So, you’ve graduated…well done! Your teacher training was probably a roller-coaster ride, and the most rewarding thing you ever did. Now it’s time to knuckle down, teach some classes and find your feet as a teacher. Where do you start? In this blog, Ed (Yogafurie teacher and owner) gives you some useful information about what you can do and what you can expect to find.
Start by thinking about what you want to achieve, in the short term and for the future. Is it enough to just cover your costs, or do you want/ need an income from your classes?
A diligent new teacher will probably spend an hour or two planning each class, and might even practice it a couple of times themselves before delivering it. You can easily put 4 hours work into a single class. This kind of effort will pay off – the quality of your classes will be high, and people will appreciate that. Of course, you might (or might not) feel you need some financial benefit from all the work. It’s important to think about this.
Lots of people are teaching really just for the experience, and to maintain the momentum they built up in teacher training. If this is your goal then you might be willing to compromise on the financial reward for a while. Do be clear about what you want, as it will also affect how you market yourself.
And marketing is important. Your teacher training course hopefully made you a confident and knowledgeable teacher. There is more you need to know if you hope to attract and engage a population of students.
Get ready for the highs and lows
Take time to prepare yourself mentally and emotionally. When teaching, there are bound to be times when people cancel and numbers are low. It’s very easy to take that personally, and treat it as a reflection of your teaching or style.
So, get ready to be objective. First – what is the feedback you’ve received so far? If your course feedback was that your teaching is good, and if the classes you’ve run so far have gone well, then it’s probably not you. Have a think about what’s been happening recently – if there are things you’re struggling with in other aspects of your life then that can affect the quality of your delivery. If it really is something you’ve done then your mindfulness training will be important: accepting the outcome without self-judgement will be the way to figure out a solution. And remember – it’s probably not you: it’s likely that people cancel because something happened that needed their immediate attention.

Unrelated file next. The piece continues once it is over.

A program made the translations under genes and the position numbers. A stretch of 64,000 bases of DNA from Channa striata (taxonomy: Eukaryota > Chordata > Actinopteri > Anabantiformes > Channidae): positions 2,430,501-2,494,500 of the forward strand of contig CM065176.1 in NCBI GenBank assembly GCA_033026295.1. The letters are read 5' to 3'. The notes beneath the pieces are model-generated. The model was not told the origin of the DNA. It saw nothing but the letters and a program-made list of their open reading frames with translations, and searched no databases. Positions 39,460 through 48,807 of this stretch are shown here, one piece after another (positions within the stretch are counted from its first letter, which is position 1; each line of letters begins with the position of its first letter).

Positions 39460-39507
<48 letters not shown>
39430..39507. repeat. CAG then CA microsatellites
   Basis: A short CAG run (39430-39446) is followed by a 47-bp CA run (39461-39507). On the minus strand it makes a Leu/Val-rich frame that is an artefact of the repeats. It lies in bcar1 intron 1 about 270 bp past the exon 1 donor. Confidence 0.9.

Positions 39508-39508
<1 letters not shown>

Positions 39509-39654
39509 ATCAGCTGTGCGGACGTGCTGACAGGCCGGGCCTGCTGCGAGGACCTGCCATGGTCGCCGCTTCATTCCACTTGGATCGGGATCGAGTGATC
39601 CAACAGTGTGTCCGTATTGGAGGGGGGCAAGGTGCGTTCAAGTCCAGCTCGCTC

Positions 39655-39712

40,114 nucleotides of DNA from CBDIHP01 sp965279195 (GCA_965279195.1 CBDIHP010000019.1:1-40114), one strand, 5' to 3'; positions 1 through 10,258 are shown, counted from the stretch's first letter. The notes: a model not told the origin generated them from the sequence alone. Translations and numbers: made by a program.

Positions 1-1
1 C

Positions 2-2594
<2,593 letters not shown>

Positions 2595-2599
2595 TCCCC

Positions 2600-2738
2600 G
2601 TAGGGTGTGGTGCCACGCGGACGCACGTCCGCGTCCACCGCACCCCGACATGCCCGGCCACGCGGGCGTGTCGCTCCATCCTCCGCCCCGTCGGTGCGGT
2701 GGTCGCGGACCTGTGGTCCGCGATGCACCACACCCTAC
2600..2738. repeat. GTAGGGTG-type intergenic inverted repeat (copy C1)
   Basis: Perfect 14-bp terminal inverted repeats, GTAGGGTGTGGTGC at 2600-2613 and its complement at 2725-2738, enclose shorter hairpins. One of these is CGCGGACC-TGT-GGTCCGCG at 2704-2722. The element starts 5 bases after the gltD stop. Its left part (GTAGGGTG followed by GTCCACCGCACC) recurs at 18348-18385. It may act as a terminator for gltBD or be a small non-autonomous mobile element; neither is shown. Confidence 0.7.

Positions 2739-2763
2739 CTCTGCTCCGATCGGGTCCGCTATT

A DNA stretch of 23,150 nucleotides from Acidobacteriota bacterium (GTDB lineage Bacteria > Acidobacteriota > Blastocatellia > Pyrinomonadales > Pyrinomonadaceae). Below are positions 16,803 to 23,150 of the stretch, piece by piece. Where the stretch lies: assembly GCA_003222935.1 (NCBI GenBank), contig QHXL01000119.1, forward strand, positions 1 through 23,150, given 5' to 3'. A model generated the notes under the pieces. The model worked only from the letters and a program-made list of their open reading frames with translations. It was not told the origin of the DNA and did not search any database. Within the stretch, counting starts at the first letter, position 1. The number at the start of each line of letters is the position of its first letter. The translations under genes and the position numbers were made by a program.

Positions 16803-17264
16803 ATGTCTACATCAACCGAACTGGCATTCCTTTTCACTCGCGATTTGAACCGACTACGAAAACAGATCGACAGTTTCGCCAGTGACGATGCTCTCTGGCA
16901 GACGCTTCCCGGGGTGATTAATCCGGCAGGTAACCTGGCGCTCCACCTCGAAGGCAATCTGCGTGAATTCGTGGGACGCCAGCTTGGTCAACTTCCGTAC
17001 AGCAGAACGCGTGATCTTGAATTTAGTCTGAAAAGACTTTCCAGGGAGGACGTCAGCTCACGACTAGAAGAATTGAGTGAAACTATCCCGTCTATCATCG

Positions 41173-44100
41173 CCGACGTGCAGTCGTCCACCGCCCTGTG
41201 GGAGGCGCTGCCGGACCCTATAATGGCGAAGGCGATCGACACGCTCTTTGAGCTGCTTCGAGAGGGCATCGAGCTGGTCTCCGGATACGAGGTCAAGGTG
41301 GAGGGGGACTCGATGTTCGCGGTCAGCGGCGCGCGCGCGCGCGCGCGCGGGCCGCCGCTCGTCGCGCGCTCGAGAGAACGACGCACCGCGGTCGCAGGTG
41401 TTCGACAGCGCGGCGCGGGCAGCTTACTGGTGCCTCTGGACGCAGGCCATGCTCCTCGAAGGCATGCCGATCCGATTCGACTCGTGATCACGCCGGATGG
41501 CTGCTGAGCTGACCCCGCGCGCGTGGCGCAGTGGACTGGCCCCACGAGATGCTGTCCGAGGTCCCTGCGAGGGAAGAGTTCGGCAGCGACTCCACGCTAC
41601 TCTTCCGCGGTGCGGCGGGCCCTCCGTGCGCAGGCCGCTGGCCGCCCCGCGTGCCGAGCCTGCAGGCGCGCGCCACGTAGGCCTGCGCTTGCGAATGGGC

Then there’s the money. What will it feel like to make no money? How long can you tolerate making a loss? Usually, these trigger people to look closely at what they’re doing and make improvements. People are resilient, and tough times help them find important answers. Having said that, all too many new teachers quit at the first sign of trouble. No one can possibly know in advance what’s actually going to happen. But you can reflect on the possibilities, and be ready with your strength and determination if it’s ever needed.
There are two types – monthly subscription sites (like Movegb and Classpass), and daily deal sites (like Groupon).
Monthly subscription sites
These web platforms give you immediate visibility to potentially thousands of students. However, that comes at a price. You need to think about the implications and make an informed decision for yourself.
There are lots of teachers advertising on these sites. How will you stand out? Where will you appear in the list that end users see? You might feel like a small fish in a big sea.
However, increasingly people make impulse decisions to go to Yoga. They open up the app, and see what’s on now in their area. And at that time, you’ll probably be on the list, so you might well get a visit that you otherwise might not have had.
These providers will pay you a rate for each person that comes to your class through their site. As a new teacher, that rate could be low. It’s important to give them a call and discuss this. You can ask for more, and they can usually accommodate – the flipside is that your class will not be available to all users any more, only to ones paying higher membership fees. Others can still come, but have to pay a topup to go to your class. The topup thing is hard to predict – two end users on the same membership can go to the same class and only one will have to pay a topup.